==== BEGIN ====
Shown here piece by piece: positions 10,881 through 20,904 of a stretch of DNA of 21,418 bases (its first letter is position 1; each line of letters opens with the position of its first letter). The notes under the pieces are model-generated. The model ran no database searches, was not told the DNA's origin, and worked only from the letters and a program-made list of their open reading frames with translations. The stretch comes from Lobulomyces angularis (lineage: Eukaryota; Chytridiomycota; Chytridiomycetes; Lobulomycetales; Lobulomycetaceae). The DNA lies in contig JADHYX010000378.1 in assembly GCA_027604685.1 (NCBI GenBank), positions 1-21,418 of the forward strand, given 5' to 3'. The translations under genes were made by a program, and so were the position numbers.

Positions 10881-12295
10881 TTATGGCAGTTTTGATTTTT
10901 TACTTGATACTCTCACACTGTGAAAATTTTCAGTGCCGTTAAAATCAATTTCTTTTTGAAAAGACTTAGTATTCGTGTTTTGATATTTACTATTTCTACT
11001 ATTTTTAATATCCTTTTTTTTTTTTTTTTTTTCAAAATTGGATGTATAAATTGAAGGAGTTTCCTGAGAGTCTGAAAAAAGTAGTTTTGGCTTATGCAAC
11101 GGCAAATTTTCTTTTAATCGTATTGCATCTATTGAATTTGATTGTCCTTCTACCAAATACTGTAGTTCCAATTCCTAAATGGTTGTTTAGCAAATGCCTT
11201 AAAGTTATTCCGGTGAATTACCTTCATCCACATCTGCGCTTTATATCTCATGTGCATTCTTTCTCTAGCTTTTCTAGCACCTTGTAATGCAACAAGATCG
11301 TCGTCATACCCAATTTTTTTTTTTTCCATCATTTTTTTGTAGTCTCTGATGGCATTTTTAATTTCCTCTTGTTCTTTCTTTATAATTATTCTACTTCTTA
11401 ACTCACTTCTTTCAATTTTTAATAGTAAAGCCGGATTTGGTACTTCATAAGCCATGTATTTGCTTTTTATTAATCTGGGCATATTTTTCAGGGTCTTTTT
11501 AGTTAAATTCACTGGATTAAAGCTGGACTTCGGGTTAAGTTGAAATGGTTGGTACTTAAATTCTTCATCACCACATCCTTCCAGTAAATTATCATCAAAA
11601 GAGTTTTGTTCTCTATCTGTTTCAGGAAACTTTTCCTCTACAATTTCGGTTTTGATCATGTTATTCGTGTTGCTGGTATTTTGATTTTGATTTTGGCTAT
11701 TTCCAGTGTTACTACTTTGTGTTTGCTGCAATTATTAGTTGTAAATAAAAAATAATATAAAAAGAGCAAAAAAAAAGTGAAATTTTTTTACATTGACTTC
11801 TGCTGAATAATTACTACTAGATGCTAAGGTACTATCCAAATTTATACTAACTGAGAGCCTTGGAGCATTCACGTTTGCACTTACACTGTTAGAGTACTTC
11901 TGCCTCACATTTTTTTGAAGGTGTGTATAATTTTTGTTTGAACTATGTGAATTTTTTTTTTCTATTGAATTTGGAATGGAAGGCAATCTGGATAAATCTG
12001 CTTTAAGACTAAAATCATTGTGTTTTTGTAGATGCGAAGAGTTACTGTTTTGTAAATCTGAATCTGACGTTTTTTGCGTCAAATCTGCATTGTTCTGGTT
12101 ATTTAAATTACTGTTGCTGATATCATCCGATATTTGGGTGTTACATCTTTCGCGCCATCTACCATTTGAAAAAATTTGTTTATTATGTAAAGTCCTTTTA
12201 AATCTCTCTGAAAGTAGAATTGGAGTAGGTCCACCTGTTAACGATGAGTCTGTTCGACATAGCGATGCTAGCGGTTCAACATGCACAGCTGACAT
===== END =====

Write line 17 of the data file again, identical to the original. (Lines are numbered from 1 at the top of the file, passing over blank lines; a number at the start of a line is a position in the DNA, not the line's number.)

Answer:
12201 AATCTCTCTGAAAGTAGAATTGGAGTAGGTCCACCTGTTAACGATGAGTCTGTTCGACATAGCGATGCTAGCGGTTCAACATGCACAGCTGACAT